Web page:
Black History Month began in 1926 when historian Carter G. Woodson urged fraternity brothers at Omega Psi Phi to help promote a “Negro History Week.” Woodson, a Harvard-trained historian, believed that promoting the achievements of black people would help to combat prejudice and build a sense of pride among his people.
He chose the second week of February because it marked the birthdays of the two Americans, Abraham Lincoln (1809) and Frederick Douglass (1817), who perhaps most greatly influenced the lives and social conditions of African Americans. In 1976, fifty years after the first celebration, the Black History Week became the first Black History Month.
This month, schools across the country focus on the accomplishments of black Americans and the progress made to improve conditions for all people, regardless of their race. It is a unique yearly opportunity to share with your students the accomplishments of many unsung (and some now-acknowledged) American heroes. Here are a few examples of teachers who we now remember for their struggles and contributions.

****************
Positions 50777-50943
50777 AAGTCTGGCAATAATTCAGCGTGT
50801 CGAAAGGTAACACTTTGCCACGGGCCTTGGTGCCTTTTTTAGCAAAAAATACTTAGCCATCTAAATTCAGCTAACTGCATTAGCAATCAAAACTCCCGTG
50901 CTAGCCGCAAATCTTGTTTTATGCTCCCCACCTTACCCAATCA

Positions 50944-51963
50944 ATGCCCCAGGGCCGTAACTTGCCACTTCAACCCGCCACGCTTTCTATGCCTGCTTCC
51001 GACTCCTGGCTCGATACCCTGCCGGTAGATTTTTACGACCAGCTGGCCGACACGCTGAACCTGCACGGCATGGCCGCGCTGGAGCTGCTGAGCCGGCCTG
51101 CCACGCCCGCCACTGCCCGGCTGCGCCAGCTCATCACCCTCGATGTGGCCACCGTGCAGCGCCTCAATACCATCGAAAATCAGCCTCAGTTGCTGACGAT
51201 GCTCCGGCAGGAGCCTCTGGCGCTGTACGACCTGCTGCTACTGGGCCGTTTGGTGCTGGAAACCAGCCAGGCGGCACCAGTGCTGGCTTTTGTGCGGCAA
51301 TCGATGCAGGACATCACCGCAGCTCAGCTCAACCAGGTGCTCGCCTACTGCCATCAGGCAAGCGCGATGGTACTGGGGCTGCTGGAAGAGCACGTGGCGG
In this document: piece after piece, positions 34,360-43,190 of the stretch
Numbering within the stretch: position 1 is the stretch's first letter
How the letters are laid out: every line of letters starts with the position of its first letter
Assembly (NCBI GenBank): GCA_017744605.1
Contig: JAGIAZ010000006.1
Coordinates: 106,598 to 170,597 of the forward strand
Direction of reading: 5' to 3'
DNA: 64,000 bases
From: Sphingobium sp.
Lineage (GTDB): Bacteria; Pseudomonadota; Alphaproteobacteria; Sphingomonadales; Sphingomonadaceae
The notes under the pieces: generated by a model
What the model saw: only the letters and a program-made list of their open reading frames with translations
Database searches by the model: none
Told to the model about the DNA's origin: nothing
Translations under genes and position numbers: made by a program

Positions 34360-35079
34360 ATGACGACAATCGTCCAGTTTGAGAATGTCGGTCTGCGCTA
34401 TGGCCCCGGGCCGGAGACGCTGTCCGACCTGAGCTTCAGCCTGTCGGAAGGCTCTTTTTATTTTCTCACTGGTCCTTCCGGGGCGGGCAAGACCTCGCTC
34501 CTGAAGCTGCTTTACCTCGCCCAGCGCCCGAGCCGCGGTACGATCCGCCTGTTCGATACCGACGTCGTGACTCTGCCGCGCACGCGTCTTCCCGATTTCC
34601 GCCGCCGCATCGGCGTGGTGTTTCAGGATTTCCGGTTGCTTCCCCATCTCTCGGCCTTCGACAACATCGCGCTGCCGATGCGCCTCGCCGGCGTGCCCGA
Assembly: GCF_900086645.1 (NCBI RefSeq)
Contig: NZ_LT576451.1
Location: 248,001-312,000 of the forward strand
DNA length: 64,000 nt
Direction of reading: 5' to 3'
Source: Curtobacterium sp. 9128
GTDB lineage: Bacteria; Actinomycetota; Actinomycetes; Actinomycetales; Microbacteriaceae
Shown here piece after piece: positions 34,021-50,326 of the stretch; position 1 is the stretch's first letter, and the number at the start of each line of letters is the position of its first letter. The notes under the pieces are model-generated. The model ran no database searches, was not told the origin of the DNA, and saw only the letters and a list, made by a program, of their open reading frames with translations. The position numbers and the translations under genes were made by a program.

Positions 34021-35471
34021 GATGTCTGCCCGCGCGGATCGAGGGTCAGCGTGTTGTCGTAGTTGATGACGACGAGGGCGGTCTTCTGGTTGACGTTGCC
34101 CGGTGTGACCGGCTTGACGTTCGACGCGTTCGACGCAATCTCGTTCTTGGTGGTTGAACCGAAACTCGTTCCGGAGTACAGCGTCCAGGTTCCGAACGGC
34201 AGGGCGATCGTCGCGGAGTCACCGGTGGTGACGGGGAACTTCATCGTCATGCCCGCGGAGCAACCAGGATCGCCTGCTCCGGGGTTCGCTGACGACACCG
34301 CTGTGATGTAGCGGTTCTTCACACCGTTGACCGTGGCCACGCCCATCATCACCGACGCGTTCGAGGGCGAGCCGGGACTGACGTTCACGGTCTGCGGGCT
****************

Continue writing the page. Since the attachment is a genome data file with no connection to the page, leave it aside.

Mary Jane McLeod Bethune (1875–1955) was an American educator and civil rights leader who started a school for black students in Daytona Beach, Fla., that eventually became Bethune-Cookman University. She also was an advisor to President Franklin D. Roosevelt. With the help of benefactors, Bethune attended college hoping to become a missionary in Africa. When that did not materialize, she started a school. It grew and merged with an institute for African-American boys, eventually becoming the Bethune-Cookman School where she served as president from 1923–1942 and 1946–1947.
Booker T. Washington (1856–1915) was born a slave, though his father was white. After the Civil War, he worked in salt furnaces and coal mines in Malden, W. Va., and attended school part time, until he was able to enter the Hampton Institute where he later became an instructor. In 1881 he was chosen to organize a normal and industrial school for African Americans at Tuskegee, Ala. Under his direction, Tuskegee Institute (now Tuskegee University) became one of the leading African-American educational institutions in America.
Helen Jenkins Davis was the first black educator hired by the Columbus Public Schools (1918). She taught for the district for 34 years. Davis, the daughter of a freed slave from Kentucky, resisted discrimination many times and served to promote human rights and equality until her death in 1987 at the age of 92. CEA gives an annual award in her name, commemorating her contribution to the education of Columbus students and to future career opportunities for black teachers.